The Fourth International Women and Justice Summit, jointly organized by the Ministry of Family, Labour and Social Services and the Women and Democracy Association (KADEM), was held online on 26, 27 and 28 November, 2020. The theme of the summit, which was honoured with the participation of His Excellency Recep Tayyip Erdoğan, our President, was “Staying Human in the Digital Age.”

The summit featured Ms. Zehra Zümrüt Selçuk, Turkish Minister of Family, Labour and Social Services, and a large number of lecturers, researchers, authors, bureaucrats, politicians, NGO representatives, journalists and volunteers.

The first day included panel discussions entitled “What does it mean to be human in the digital age?” and “The Digital Age and the Representation of Religious Knowledge” following the opening ceremony and ceremonial speeches. The second day featured panel discussions entitled “Culture and Art” and “Education and Entertainment,” along with speeches about being a child and raising children in the digital age; opportunities, restrictions, advantages and threats of the digital age for parents; and how the digital age affects families and women. On the third day of the summit, panel discussions were held entitled “The Fintech Ecosystem: Digital Payment Systems” and “Information and Manipulation,” interspersed with interim sessions focusing on topics such as “The Problem of Existential Sustainability in the Cyber Age,” “The Digitalization of Information,” and “Confronting Young People in a Techno-Digital World,” which also included debates and attempts to bring solutions to the table.

The following concepts set the overall theme for the Fourth International Women and Justice Summit:

  1. Man grows up in the shadow of other men. We do not allow the enabling technologies of the Digital Age to shape our lives and prevent the prolificacy that passes from man to man. Today, every society should set in motion the elements of its own moral and cultural amassment. Personal relations between humans, which cannot be substituted by anything else, may not be given up in return for the speed and enabling features of the digital world.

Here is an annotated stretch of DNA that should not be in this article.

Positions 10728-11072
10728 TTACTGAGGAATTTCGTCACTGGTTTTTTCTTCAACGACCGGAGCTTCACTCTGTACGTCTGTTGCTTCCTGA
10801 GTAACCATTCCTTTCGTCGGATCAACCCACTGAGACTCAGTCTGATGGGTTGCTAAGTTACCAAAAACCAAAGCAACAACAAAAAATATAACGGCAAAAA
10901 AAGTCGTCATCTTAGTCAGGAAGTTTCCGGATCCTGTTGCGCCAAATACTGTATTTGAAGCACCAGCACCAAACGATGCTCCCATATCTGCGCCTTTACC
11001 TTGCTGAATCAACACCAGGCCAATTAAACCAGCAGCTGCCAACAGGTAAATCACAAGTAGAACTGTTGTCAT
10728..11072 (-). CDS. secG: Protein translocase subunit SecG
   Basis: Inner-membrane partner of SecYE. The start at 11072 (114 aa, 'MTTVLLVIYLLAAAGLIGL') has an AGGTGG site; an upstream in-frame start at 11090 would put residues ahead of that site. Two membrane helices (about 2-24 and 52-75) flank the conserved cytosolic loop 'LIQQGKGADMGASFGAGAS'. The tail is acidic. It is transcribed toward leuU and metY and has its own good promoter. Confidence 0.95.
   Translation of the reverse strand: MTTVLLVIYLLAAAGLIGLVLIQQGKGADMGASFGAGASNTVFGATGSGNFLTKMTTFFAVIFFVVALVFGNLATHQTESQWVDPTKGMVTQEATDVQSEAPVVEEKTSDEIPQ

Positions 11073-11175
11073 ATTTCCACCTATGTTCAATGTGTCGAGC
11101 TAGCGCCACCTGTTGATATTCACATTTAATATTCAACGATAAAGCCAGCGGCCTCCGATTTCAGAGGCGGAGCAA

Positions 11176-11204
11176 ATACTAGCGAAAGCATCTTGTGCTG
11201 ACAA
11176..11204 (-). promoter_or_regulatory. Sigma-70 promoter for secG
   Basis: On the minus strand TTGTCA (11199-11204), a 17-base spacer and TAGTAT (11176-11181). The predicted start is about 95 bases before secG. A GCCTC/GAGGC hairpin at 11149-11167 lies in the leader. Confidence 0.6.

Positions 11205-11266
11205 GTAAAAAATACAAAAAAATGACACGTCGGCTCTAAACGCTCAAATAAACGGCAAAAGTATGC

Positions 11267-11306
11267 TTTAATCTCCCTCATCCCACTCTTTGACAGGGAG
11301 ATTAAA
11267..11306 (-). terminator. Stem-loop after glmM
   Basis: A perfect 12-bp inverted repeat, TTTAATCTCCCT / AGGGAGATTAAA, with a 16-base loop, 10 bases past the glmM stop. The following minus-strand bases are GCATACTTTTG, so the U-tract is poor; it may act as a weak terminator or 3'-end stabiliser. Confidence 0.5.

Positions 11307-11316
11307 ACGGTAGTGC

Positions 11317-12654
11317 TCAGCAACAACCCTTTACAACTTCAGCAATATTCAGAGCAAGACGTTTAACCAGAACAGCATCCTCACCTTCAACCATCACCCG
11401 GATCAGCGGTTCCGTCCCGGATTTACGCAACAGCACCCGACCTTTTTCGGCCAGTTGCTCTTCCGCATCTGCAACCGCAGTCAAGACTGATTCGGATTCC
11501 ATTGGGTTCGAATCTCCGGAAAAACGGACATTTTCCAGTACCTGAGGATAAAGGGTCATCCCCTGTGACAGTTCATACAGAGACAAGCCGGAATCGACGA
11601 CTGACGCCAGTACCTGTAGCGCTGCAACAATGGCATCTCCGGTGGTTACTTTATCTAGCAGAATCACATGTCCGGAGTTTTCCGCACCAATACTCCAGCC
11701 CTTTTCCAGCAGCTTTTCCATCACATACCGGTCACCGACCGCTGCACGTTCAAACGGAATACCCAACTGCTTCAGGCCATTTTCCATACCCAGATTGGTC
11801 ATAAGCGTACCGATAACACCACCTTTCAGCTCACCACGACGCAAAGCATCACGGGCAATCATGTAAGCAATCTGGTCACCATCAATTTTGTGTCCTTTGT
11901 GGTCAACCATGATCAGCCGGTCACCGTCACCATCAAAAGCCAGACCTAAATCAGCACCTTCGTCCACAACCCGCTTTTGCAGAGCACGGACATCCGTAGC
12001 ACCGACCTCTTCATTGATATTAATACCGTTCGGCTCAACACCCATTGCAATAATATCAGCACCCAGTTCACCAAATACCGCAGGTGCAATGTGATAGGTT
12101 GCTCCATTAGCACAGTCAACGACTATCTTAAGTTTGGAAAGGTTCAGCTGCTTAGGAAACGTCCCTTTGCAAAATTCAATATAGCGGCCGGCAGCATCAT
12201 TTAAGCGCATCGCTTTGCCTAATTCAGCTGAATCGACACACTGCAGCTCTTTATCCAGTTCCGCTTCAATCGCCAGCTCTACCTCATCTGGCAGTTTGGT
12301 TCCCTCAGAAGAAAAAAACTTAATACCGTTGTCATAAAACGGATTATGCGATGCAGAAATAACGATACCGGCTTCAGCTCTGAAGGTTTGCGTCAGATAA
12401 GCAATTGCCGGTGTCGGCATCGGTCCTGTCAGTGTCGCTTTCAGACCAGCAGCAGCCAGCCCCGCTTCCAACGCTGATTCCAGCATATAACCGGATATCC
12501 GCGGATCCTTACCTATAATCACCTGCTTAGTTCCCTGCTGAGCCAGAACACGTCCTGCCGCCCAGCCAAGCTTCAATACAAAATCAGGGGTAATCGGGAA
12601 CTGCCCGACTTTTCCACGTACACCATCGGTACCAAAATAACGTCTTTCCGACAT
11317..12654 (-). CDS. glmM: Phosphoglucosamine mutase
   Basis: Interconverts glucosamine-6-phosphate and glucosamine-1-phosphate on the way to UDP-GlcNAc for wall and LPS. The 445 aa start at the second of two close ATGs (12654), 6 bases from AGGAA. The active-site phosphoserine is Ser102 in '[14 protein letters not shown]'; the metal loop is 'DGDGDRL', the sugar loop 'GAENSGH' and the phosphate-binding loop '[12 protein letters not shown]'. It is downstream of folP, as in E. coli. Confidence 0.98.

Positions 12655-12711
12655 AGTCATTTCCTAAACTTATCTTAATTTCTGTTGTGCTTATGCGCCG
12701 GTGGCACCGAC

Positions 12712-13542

2. The digital world has the power to cut man loose from both nature and God, as well as the truth, only to hurl him towards its “hyper-reality.” An individual in the digital world is first estranged from other people and then from the community. Metaphysical elements like identity, truth and death are exposed to obliteration. It is the illusion that matters in a simulative order. Modern man has instrumentalised everything, with the goal of placing himself in the centre of the simulation universe.
  3. In the digital age, we do not make decisions with our free will, but based on our intuitions, reflexes and impulsive instructions from our brain at an archaic level. Machines perceive those reflexes and impulses, and determine what we have to choose, thanks to the patterns they weave. The fact that a human being’s emotional reactions are analysed by means of sensors, and that it is possible to monitor them everywhere, will render it possible for the digital hegemony to proliferate. The first crucial step is being aware of this hegemony.
  4. The term “echo chamber” refers to the digital environment where humans think that they are making their decisions on their own, but these decisions are actually shaped by algorithms. These algorithms recognize an individual thanks to his imprints in a digital medium, and start to display only such content that he will like. He is stuck in a room where he only hears voices that are similar to his, and sees such content that will attract him. Echo chambers are isolated spaces where messages are magnified and protected during their transmissions. Social-media accounts are the echo chambers of the people. Here, the opinion of the user may not be refuted, and the individual accepts it as his standard of normalcy. We must urgently focus on ways to protect individuals who live in echo chambers and are seized in the grsips of fear to miss news on social media, a syndrome called FOMO (Fear of Missing Out).
  5. The data age is the age of predictability. Only if man is predictable is it possible for the system to function in a stable form. Predictability becomes precious during chaotic times. The software that tracks all digital imprints of a person will first morph him into a predictable existence only to push him towards consumption. First, those who do not want to be predictable should rise against this non-human condition.
  6. We are living through a digitalization era which puts data at its centre. The power and management of data has become crucial because it is indispensable to artificial intelligence. Data monopolization will become the Achilles’ heel of digitalization in the future. The biggest threat to our times is the fact that user data is manipulated only to be used as a weapon. You can transmute data into value only by means of a national technology movement. We are responsible for drawing up a digital transformation roadmap.